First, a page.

Over the years, the Unix operating system
has grown into a family of probably over a hundred different variants, if we count different versions. Anyone tends to refer to any of these versions as "Unix", but this term is actually a legal brand name
, reserved to those variants that actually pass the strict technical Unix conformance tests imposed by the brand name holder.
It is not just a matter of technically conforming to the specs, you have to officially certify as an official Unix, which takes more time and money than the typical Unix variant developer finds worthwhile, not to mention that the value being conformant to some "official" Unix standard is questionable.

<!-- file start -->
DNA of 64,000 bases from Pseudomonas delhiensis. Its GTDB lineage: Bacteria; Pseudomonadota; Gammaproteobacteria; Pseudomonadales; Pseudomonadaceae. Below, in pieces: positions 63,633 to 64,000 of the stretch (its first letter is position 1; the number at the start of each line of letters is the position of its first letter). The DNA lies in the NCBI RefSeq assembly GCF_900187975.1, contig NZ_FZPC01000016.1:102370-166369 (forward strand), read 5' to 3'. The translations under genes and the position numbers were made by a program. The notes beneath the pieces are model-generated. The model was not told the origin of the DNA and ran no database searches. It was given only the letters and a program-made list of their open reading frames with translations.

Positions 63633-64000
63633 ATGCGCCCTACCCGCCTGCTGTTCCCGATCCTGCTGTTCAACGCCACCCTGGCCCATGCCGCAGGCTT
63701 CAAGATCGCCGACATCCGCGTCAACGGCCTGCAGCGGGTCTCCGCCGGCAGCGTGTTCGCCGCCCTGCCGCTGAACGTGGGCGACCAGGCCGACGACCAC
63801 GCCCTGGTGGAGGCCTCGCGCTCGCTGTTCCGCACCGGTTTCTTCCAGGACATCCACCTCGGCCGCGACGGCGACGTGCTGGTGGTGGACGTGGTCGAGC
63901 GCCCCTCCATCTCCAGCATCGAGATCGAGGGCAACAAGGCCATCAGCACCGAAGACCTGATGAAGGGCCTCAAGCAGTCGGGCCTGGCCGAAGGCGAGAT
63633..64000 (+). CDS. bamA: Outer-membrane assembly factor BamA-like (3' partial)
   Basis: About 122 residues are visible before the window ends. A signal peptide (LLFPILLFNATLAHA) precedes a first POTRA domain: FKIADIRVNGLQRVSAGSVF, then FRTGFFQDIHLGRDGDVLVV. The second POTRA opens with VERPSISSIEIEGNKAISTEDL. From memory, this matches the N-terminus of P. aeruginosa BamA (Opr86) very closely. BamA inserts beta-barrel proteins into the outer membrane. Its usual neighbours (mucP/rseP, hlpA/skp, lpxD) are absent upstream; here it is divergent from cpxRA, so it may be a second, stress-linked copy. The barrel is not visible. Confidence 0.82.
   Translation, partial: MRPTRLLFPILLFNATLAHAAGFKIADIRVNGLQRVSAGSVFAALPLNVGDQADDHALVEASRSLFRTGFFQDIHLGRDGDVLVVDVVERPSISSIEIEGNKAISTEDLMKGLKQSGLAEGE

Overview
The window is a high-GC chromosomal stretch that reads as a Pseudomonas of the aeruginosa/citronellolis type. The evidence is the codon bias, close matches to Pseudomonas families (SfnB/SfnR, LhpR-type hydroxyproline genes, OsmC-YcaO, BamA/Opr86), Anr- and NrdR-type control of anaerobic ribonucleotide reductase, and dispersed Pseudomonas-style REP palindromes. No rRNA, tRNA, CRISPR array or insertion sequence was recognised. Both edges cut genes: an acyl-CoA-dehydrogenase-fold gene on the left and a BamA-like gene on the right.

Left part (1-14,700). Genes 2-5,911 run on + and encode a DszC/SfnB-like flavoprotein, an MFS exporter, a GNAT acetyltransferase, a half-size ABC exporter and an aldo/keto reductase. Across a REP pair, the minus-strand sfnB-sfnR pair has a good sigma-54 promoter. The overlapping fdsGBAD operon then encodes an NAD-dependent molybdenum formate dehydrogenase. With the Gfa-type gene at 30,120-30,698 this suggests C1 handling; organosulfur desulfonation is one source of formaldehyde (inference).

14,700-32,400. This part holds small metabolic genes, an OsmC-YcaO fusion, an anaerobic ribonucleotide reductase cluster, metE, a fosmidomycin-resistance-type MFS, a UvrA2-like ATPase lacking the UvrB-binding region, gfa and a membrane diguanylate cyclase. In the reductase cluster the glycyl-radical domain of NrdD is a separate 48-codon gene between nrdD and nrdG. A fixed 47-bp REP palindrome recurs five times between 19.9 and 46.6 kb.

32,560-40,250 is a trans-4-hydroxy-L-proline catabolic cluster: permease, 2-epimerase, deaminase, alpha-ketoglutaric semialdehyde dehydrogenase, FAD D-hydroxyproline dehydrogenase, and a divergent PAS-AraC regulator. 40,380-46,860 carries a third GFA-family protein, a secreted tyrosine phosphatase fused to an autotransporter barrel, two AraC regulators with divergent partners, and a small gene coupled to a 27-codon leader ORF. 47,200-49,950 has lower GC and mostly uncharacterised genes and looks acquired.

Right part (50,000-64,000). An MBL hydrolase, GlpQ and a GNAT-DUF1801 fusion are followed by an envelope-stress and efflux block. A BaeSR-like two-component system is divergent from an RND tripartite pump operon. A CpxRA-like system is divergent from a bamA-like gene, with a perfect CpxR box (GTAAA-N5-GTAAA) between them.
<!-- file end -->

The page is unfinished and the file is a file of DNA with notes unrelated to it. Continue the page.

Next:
So in order to be legally correct, most things usually called Unix have to called by some other name. Unix-like OS is used, but a little long. "Unix variant" doesn't seem to do any harm.